“The White Man’s Burden: The United States and the Philippine Islands” was first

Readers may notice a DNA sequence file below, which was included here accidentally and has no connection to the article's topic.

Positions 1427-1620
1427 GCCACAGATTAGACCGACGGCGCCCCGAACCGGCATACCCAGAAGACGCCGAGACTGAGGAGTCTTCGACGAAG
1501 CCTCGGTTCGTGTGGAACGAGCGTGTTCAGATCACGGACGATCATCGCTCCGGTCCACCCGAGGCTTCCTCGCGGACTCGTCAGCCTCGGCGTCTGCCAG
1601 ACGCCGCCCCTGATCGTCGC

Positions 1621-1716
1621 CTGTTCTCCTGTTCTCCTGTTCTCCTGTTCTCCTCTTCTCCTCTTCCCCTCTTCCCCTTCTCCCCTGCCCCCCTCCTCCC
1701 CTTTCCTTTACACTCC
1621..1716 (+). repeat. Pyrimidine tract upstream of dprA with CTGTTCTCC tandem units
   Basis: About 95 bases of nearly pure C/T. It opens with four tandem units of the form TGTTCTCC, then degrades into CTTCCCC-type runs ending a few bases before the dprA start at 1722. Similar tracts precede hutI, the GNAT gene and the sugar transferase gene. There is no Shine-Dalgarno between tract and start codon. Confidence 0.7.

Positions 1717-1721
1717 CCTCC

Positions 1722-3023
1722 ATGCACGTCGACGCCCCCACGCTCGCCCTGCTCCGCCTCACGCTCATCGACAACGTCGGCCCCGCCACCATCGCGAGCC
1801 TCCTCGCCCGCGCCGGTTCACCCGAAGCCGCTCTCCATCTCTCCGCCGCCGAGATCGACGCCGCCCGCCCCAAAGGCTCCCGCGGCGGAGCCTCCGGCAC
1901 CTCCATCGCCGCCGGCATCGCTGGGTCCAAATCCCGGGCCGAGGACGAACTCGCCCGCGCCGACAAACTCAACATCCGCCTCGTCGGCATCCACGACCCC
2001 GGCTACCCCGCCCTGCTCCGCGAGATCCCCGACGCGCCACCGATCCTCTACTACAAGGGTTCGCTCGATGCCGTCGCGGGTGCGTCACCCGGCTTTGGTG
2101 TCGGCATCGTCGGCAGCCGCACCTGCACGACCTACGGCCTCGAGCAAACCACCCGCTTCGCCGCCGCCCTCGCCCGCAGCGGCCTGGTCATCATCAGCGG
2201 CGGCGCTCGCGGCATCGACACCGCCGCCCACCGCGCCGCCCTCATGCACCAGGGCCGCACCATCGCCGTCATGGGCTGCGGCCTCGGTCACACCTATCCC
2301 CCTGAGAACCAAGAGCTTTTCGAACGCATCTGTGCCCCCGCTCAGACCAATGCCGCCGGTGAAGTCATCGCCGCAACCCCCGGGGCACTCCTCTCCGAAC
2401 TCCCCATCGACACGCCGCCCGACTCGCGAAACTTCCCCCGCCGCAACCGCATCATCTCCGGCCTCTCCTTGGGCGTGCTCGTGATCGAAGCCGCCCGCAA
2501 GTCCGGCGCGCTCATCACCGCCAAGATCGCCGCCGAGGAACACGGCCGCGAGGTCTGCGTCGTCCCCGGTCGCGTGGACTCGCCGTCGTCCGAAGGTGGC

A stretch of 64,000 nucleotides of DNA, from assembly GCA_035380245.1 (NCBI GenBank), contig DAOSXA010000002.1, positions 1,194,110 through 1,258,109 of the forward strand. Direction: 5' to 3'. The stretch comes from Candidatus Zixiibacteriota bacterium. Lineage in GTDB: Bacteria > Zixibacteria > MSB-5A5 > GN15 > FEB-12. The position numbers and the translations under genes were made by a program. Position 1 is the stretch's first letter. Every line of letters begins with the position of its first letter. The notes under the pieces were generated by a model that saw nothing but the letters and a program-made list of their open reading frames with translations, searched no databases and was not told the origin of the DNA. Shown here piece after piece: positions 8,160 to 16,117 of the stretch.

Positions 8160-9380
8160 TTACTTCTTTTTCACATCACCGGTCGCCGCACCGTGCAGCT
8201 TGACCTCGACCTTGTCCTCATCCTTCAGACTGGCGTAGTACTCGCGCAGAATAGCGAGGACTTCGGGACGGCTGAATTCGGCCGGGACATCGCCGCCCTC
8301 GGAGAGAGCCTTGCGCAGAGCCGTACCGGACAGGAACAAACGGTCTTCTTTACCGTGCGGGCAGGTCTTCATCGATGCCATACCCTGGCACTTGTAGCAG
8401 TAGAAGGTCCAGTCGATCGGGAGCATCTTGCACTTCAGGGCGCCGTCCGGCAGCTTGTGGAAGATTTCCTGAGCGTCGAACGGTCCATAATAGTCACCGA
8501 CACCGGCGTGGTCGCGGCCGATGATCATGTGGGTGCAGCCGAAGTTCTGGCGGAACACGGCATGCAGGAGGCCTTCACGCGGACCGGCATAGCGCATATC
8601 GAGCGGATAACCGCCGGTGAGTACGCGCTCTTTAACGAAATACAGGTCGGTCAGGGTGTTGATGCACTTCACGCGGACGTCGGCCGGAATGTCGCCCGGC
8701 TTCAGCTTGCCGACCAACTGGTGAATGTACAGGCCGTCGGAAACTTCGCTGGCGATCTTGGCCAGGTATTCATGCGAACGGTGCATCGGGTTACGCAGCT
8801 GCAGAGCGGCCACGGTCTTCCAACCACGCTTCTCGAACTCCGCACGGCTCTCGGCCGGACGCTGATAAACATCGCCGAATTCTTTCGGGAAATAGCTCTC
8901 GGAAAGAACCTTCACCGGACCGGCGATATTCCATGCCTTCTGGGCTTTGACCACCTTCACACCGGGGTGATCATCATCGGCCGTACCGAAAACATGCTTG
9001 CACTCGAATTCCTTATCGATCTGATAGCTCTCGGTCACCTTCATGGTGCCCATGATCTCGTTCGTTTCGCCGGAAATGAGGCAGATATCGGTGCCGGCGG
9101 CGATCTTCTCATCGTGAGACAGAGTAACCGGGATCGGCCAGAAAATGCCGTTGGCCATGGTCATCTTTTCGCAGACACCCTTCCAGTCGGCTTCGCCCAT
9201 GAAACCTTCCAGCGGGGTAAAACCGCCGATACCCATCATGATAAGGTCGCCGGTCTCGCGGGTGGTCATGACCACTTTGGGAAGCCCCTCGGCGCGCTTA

“The White Man’s Burden: The United States and the Philippine Islands” was first published in The Times (London) on 4 February 1899, and in The New York Sun on 5 February 1899.[6] On 7 February 1899, during senatorial debate to decide if the U.S. should retain control of the Philippine Islands and the ten million Filipinos conquered from the Spanish Empire, Senator Benjamin Tillman read aloud the first, the fourth, and the fifth stanzas of Kipling’s seven-stanza poem as arguments against ratification of the Treaty of Paris and in favor of the US formally renouncing claim of authority over the Philippine Islands. To that effect, Senator Tillman addressed the matter to President William McKinley:[7]As though coming at the most opportune time possible, you might say just before the treaty reached the Senate, or about the time it was sent to us, there appeared in one of our magazines a poem by Rudyard Kipling, the greatest poet of England at this time. This poem, unique, and in some places too deep for me, is a prophecy. I do not imagine that in the history of human events any poet has ever felt inspired so clearly to portray our danger and our duty. It is called “The White Man’s Burden.” With the permission of Senators I will read a stanza, and I beg Senators to listen to it, for it is well worth their attention. This man has lived in the Indies. In fact, he is a citizen of the world, and has been all over it, and knows whereof he speaks.[8]He quotes, inter alia, stanzas 1, 4, and 5 of “The White Man’s Burden”, noting:Those [Filipino] peoples are not suited to our institutions. They are not ready for liberty as we understand it. They do not want it. Why are we bent on forcing upon them a civilization not suited to them and which only means in their view degradation and a loss of self-respect, which is worse than the loss of life itself?[8]Senator Tillman’s eloquence was unpersuasive, and the U.S. Congress ratified the Treaty of Paris on 11 February 1899, formally ending the Spanish–American War. After paying a post-war indemnification of twenty million dollars to the Kingdom of Spain, on 11 April 1899 the US established geopolitical hegemony upon islands and peoples in two oceans and in two hemispheres: the Philippine Islands and Guam in the Pacific Ocean,[9][6] and Cuba and Puerto Rico in the Atlantic Ocean.[10]
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